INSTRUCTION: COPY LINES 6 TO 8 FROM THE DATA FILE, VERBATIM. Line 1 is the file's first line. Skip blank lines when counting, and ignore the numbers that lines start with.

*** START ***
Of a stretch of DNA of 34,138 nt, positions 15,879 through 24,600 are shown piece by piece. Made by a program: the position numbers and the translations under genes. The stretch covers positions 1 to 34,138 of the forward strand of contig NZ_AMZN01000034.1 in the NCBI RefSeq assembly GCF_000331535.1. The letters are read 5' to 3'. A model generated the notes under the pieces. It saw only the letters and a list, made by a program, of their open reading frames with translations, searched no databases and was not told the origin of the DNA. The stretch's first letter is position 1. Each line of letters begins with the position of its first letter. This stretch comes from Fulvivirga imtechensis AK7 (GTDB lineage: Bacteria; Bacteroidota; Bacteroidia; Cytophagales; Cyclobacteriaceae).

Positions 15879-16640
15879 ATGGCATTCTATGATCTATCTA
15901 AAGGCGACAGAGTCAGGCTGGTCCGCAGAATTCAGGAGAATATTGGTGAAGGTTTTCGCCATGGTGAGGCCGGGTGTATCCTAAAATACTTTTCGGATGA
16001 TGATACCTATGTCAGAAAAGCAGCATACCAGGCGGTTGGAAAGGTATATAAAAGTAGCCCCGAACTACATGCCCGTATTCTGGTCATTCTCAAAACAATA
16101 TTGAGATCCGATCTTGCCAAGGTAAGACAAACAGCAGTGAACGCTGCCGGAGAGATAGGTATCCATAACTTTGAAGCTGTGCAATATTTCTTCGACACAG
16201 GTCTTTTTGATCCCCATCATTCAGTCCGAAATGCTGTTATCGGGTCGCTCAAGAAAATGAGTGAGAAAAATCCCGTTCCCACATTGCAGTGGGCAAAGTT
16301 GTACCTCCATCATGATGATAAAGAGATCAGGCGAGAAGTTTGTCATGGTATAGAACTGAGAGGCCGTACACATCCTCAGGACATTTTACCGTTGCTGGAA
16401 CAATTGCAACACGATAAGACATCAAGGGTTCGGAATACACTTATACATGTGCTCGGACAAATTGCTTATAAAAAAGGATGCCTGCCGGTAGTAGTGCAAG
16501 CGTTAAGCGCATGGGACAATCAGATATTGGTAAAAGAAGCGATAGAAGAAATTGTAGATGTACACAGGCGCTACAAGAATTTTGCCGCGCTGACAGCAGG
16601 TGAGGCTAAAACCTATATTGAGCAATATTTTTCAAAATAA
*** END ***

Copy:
16101 TTGAGATCCGATCTTGCCAAGGTAAGACAAACAGCAGTGAACGCTGCCGGAGAGATAGGTATCCATAACTTTGAAGCTGTGCAATATTTCTTCGACACAG
16201 GTCTTTTTGATCCCCATCATTCAGTCCGAAATGCTGTTATCGGGTCGCTCAAGAAAATGAGTGAGAAAAATCCCGTTCCCACATTGCAGTGGGCAAAGTT
16301 GTACCTCCATCATGATGATAAAGAGATCAGGCGAGAAGTTTGTCATGGTATAGAACTGAGAGGCCGTACACATCCTCAGGACATTTTACCGTTGCTGGAA